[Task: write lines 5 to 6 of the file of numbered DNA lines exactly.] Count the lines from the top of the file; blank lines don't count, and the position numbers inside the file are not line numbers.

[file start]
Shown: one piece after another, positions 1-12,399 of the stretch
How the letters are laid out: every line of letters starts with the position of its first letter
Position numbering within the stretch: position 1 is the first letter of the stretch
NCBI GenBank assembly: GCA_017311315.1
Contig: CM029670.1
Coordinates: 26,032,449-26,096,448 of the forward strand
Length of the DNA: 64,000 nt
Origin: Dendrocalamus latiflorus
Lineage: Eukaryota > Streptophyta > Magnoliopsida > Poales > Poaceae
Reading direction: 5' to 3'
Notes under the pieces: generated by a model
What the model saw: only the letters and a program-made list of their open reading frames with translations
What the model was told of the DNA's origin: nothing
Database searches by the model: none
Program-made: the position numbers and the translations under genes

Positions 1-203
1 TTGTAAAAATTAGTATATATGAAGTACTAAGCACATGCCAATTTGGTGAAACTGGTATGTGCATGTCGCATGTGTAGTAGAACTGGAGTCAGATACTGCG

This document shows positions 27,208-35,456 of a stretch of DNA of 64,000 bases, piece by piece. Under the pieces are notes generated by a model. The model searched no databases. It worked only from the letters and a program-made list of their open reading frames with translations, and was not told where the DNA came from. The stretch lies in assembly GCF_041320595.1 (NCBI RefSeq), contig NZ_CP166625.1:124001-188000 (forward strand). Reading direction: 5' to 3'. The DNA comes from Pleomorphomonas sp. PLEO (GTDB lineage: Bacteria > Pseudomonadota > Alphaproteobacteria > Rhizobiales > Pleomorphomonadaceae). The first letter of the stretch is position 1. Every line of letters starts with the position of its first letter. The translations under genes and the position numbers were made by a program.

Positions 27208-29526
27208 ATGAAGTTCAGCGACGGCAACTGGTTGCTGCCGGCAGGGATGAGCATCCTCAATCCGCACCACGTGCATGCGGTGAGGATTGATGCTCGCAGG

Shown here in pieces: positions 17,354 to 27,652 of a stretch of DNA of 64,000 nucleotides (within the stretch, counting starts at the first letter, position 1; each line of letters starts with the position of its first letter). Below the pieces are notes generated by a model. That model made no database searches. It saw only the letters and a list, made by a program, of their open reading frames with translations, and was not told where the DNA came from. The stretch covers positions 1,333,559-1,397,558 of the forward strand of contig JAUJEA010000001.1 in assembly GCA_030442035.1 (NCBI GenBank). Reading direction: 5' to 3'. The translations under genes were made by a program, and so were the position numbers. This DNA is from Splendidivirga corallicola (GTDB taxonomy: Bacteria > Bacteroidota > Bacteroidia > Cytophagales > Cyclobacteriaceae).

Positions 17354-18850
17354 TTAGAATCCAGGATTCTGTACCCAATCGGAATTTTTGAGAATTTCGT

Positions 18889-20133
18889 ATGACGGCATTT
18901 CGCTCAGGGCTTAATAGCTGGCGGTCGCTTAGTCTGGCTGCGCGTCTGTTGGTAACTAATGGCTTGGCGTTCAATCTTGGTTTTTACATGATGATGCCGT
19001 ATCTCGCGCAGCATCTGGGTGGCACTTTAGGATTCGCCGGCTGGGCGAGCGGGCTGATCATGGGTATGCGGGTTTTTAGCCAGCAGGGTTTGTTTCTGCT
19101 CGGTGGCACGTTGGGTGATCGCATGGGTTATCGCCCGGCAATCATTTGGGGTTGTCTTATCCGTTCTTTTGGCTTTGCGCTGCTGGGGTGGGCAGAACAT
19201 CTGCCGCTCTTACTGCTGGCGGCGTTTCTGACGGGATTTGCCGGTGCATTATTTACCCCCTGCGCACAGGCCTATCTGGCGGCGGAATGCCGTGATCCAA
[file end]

Contig: CM029670.1
Coordinates: 26,032,449-26,096,448 of the forward strand